When the first track of an album is named The Magnificent Descent Of A Lowland Arpeggiator I guess you can think there is a lack of simplicity in the music. When the first track of an album lasts 10’51 I guess you have the right to wonder if the band behind it is megalomaniac. Or if they have an appetence for commercial suicide. I mean “The Magnificent Descent Of A Lowland Arpeggiator”?? 10’51?? Seriously?? You tell me that and I picture right away never-ending guitar solos. Or even worse: a concept album!
First PAPER album, An Object, was smashing. Second one Mischmasch was pure genius (my fav album of the year 2011). We design the future is therefore their third album. It’s gonna be released by Novoton in two days, on Wednesday 14th of October. It sounds different than their previous ones but keeps on somehow going in the same direction, with the same radical spirit. And no, this is not a concept album actually.
When Come On, the first single, came out in July, I wrote it was “less punk” than their usual tunes. I was not wrong, but actually the whole album is much much more extreme than anything they did before. More diverse. Probably post something, but I could not state post what. Post punk maybe. Or maybe just punk. For instance, in one of its best song, the very noisy Friah, (which lasts 12h50…), Calle Olsson repeats at the end, all over and over again, “Du är så jävla dum i huvvet” (“you’re so fucking stupid” in English) while some politicians are speaking in the background. And We Hold You Responsible is a straightforward hardcore hit in the face. So, yeah, this is not a punk record per se but PAPER are angry and politically involved.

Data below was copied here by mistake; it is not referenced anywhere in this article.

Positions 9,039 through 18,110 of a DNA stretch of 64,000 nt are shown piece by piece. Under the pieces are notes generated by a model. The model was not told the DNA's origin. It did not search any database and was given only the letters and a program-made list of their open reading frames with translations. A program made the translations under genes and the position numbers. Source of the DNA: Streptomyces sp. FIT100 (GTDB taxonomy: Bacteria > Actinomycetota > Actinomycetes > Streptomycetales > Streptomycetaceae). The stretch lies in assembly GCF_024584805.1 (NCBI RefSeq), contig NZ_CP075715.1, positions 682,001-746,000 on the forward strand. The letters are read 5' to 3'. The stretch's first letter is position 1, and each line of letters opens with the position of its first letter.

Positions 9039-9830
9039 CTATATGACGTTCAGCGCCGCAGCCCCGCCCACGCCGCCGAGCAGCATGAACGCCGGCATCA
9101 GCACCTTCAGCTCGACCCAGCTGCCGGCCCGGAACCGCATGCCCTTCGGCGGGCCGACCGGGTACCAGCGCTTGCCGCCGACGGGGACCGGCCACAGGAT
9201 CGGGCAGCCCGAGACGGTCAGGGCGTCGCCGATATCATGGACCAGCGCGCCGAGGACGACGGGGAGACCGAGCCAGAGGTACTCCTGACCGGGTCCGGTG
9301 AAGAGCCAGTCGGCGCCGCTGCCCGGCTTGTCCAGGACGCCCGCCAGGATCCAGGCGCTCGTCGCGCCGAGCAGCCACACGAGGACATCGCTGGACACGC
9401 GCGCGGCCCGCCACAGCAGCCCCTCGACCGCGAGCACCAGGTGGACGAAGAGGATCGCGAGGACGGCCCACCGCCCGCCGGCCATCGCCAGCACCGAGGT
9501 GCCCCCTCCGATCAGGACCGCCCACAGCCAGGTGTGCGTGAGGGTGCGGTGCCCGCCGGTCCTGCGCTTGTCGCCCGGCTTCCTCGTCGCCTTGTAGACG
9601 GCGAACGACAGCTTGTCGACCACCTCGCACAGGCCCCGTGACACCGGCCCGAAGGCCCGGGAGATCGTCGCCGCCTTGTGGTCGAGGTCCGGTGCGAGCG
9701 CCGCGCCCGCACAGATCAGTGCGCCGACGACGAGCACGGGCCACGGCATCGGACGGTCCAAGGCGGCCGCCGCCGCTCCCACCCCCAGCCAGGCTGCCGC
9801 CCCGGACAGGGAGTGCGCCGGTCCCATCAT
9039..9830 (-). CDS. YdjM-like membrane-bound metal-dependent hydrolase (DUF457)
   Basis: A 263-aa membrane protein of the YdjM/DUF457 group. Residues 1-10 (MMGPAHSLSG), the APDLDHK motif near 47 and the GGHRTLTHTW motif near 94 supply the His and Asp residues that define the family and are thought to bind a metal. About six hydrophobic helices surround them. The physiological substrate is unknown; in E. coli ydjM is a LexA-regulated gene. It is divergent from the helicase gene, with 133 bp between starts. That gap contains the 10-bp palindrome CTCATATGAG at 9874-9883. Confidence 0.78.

Not sure radios will enjoy the album though. American Bible might be the only obvious (and great!) single. The other songs are somehow obscure. I can imagine though that if you enjoyed their previous records you’re gonna like this new one, probably the more adventurous and ambitious of their career.
More important, this is to me an album. A proper album, I mean. It seems obvious, but I cannot see much proper albums these days. Sure, there are records featuring songs, but albums? Am not too sure. Here, there is clearly a point of view behind it. And a coherence. And numbers have not been chosen randomly (in this respect, the album had to begin with The Magnificent Descent Of A Lowland Arpeggiator and to end with 16’24 long Rushmore). That’s why I tend to consider it as the most fascinating Swedish album of this year since it might be the only proper album of this year. And if it is not easy to love it at first listen, you are gonna find it hard to give up listening to it eventually.Tweet